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Tough task ahead for Rane after forming new party

At the age of 65, when most leaders work to establish their heirs in politics, former Maharashtra chief minister Narayan Rane is opening a new page in his political career, and getting ready for a tightrope walk with his new party in the state.

Within days of quitting the Congress, Rane on Monday floated his party called ‘Maharashtra Swabhiman Paksh’, and indicated it might align with the BJP.

Earlier, speculation was rife that the Maratha strongman would join the BJP, a plan which did not go down well with sections in the saffron party in the state.

“I have just launched the party. I am waiting for some people to join. Then I will decide the future course (of action),” Rane said yesterday, refusing to comment when reporters pressed him about his next move.

He, however, hinted his front might veer towards the BJP.

Rane, who still has pockets of influence in the coastal Konkan region of the state, served as the chief minister in 1999 when he was in the Shiv Sena.

Ever since he joined the Congress, he has been a bitter critic of the Sena, especially its chief Uddhav Thackeray.

“Now Rane will have to prove his mettle. The general elections are one-and-a-half years away, while the Assembly polls are two years down the line,” said a senior BJP leader, who did not wish to be identified.

The real issue, he said, was what role Rane could play for the BJP.

“It all depends on how he takes his next step and who benefits from it,” he said.

Rane started his career as a supporter of the Sena, launched as a social outfit to voice regional aspirations in the late 70s, before it became a political party and a force to reckon with in Maharashtra.

Rane, who was in his 20s at the time, was spotted by the late Vamanrao Mahadik, a leader who had worked for the Shiv Sena since its inception.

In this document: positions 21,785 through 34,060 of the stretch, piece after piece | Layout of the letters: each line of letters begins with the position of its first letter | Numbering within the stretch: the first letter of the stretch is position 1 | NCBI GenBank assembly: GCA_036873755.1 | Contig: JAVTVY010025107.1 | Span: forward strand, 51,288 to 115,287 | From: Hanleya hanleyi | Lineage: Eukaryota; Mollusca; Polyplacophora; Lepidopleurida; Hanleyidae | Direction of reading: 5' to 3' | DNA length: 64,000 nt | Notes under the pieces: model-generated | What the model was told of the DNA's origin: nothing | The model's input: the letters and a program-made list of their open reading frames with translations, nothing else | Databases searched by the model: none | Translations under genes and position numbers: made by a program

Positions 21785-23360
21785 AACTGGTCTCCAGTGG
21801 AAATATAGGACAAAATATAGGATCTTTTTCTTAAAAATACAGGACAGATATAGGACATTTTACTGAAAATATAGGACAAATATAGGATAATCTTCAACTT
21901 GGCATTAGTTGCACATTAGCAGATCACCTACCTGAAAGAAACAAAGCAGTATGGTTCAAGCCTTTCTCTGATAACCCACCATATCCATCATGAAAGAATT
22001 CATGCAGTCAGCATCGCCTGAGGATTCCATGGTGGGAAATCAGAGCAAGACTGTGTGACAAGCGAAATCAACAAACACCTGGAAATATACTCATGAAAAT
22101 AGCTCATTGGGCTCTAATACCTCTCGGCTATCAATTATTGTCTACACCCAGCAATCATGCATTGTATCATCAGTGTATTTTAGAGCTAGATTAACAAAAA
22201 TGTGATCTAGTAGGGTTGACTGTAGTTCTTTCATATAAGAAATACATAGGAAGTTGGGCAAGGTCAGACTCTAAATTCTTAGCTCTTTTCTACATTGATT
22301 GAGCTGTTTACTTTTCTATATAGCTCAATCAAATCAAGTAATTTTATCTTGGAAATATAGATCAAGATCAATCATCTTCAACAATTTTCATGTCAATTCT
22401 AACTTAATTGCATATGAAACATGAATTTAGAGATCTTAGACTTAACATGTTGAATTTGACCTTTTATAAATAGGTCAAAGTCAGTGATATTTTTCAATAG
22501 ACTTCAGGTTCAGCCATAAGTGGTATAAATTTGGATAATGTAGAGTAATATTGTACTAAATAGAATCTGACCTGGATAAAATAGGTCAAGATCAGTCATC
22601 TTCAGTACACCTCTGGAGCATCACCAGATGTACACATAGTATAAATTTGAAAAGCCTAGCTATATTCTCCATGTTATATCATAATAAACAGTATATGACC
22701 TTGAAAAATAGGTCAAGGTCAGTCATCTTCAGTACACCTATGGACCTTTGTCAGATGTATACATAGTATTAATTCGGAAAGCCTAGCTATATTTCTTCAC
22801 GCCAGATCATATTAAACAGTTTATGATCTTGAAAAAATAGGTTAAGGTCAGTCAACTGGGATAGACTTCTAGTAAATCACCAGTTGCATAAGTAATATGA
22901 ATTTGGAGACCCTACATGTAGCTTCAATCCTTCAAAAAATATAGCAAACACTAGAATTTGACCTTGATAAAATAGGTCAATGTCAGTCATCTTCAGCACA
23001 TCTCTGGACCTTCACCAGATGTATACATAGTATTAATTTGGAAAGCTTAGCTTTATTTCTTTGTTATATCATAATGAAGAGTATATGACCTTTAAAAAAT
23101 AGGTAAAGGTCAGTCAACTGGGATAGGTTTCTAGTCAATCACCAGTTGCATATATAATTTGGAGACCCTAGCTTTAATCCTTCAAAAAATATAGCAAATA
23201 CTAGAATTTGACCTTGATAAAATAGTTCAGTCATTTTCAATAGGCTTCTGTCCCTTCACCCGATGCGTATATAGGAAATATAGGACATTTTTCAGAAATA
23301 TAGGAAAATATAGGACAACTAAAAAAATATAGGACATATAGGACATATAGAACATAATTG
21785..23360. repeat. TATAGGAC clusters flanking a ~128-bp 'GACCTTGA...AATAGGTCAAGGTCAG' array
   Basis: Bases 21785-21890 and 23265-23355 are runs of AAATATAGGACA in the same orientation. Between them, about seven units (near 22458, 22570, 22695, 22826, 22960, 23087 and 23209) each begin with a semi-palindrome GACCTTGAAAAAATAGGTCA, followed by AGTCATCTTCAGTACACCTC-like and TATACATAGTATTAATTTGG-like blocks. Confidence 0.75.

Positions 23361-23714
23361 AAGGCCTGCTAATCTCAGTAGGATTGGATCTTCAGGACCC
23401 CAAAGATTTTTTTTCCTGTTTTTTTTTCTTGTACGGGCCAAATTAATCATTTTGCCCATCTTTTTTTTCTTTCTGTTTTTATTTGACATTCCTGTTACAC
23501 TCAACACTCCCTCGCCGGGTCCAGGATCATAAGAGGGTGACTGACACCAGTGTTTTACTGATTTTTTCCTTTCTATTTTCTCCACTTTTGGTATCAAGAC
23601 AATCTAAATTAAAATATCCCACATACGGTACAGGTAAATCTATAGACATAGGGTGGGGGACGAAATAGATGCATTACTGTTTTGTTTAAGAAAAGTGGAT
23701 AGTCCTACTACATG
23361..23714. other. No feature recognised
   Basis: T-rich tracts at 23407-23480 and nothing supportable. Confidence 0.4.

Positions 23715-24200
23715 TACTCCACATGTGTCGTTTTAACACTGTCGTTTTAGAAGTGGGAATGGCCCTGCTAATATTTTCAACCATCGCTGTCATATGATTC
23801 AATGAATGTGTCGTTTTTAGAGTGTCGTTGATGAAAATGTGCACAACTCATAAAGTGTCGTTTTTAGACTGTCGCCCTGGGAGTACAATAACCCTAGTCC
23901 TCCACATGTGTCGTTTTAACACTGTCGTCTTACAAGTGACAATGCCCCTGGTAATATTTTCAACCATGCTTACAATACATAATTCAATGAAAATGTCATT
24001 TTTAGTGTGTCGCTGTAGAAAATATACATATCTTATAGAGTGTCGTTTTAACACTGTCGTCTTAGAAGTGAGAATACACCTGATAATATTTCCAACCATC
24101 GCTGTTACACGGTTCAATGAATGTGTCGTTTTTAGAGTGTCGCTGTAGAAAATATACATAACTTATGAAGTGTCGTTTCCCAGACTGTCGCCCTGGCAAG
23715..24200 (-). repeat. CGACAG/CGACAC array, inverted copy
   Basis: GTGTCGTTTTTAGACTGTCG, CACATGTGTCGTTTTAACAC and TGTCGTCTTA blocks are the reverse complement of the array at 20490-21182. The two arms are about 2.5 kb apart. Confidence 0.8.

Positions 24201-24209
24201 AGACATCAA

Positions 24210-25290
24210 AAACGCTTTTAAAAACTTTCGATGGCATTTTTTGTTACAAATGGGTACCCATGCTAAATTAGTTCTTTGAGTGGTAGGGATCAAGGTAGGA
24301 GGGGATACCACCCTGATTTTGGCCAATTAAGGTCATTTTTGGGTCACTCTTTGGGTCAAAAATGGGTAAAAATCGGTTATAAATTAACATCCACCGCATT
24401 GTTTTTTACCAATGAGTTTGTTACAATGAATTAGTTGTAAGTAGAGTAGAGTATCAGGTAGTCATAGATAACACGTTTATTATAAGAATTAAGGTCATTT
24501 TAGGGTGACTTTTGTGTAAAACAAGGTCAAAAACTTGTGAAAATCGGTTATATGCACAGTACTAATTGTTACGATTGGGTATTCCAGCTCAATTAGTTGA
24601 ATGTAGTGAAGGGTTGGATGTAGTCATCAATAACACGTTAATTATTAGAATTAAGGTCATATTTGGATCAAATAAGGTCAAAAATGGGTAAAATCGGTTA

Mahadik brought him into the party, and Rane got easily drawn into the party’s aggressive style, inspired by the fiery rhetoric of Sena founder Balasaheb Thackeray.

He scaled the political ladder and as a corporator in Mumbai, he was among the first to realise that ensuring and controlling the flow of funds for urban amenities would help empower any ambitious leader.

His influence was evident on the streets those days, but it was his efforts to master administrative procedures, understand legal issues and the ability to move crowds that ultimately catapulted him to the post of Maharashtra’s chief minister, when he was serving his second term as an MLA.

In 1999, when Manohar Joshi stepped down from the post of state chief minister, Rane succeeded him.

He, however, held the post for less than a year as the five-year term of the then Shiv Sena-BJP government came to an end. In the election that followed, the saffron alliance conceded power to the Congress and the NCP.

An ambitious Rane faced his first major challenge from within the Sena with the rise of Balasaheb’s son Uddhav.

Uddhav was anointed executive president of the Shiv Sena, and Rane, who was the leader of opposition in the state Assembly, read the signs when the BJP-led NDA was routed in the 2004 general elections.

In July 2005, Rane was expelled from the Sena by Balasaheb Thackeray, which led to his joining the Congress.

He won a hard-fought byelection from Sindhudurg district in his native Konkan and was appointed revenue minister under then Congress chief minister Vilasrao Deshmukh.

Rane continued to claim that Congress leaders had promised to make him the chief minister — a pledge that was never met. In 2014, the Congress lost power and Rane himself failed to make it to the assembly.

He also lost the byelection in 2015 from Bandra in Mumbai where no Congress leader came to campaign for him.

Though Rane was elected as an MLC on a Congress ticket, he was moving away from the Congress, and increasingly growing closer to the BJP.

Speculation that Rane may join the BJP was fuelled by reports suggesting that he had met party president Amit Shah in Ahmedabad a few months ago and later in New Delhi.

However, a section in the BJP was learnt to be not in favour of Rane’s induction into the party.

But Rane said on Sunday that he had “friends there” and had “no issues” with the party.

“Let me first make new friends for my party, and then I will be able to announce my next move,” Rane said.

Asked if he aspired to become the chief minister, he said, “I still have an ambition… It never dies. I will wait for the right time to come”.

He said he or his new party would never oppose any development work, including Prime Minister Narendra Modi’s ambitious bullet train project.

Significantly, no Congress leader or any sitting MLA has so far openly supported Rane.

He also faces a challenge on his home turf in Sindhudurg, from where his younger son Nitesh is a Congress MLA.

Though the saffron party is not inclined to roll out the red carpet for him, political observers think that he would support the BJP and try to gain proximity to its leaders.

But, they say, it is going to be a tightrope walk for the veteran leader in the coming days.

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